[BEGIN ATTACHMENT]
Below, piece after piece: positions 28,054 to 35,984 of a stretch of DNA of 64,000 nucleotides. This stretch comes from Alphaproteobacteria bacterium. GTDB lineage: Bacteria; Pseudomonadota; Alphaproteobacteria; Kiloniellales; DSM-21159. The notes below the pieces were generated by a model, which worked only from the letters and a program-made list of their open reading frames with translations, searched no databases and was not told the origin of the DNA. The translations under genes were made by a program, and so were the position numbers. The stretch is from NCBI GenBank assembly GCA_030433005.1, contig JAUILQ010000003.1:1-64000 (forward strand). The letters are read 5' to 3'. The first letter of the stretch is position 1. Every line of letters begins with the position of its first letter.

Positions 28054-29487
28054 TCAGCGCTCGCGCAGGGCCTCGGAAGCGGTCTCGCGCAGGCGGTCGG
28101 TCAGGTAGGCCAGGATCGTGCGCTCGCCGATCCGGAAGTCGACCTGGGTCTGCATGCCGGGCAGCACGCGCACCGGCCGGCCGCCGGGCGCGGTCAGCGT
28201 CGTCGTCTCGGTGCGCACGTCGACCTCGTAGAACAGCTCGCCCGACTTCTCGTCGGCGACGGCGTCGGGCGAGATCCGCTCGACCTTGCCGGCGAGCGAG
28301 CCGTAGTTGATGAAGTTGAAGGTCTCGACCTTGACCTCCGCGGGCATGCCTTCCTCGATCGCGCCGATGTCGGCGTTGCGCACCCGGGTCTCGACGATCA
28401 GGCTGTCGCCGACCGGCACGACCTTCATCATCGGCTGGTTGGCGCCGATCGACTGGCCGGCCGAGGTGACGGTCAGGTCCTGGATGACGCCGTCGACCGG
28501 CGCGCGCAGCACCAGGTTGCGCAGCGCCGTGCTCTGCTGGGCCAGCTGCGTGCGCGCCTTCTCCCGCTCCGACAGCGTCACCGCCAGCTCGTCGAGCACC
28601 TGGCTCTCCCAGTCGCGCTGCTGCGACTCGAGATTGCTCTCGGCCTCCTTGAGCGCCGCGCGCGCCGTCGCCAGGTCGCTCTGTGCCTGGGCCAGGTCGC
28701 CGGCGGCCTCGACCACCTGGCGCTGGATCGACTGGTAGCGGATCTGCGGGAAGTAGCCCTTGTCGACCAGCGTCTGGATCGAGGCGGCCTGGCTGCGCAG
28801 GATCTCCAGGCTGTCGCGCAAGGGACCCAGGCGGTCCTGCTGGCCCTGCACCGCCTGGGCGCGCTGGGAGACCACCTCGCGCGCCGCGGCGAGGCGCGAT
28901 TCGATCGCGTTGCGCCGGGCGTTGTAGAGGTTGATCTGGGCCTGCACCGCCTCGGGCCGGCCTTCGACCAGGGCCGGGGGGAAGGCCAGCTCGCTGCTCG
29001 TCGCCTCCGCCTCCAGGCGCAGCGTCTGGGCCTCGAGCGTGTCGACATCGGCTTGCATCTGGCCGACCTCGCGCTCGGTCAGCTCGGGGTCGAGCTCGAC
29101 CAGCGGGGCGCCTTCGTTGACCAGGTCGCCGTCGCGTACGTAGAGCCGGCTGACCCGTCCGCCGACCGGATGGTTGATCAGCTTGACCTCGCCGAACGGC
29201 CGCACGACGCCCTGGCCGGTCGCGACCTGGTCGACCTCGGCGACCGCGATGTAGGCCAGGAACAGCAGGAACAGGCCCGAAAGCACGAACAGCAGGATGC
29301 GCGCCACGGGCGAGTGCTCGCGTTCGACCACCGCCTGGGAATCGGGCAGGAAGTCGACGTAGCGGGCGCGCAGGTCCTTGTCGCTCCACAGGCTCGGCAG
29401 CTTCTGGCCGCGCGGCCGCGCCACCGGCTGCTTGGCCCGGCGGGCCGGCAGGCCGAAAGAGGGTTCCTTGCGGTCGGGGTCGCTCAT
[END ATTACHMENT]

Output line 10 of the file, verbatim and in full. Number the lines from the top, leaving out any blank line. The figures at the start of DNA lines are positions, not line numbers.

28701 CGGCGGCCTCGACCACCTGGCGCTGGATCGACTGGTAGCGGATCTGCGGGAAGTAGCCCTTGTCGACCAGCGTCTGGATCGAGGCGGCCTGGCTGCGCAG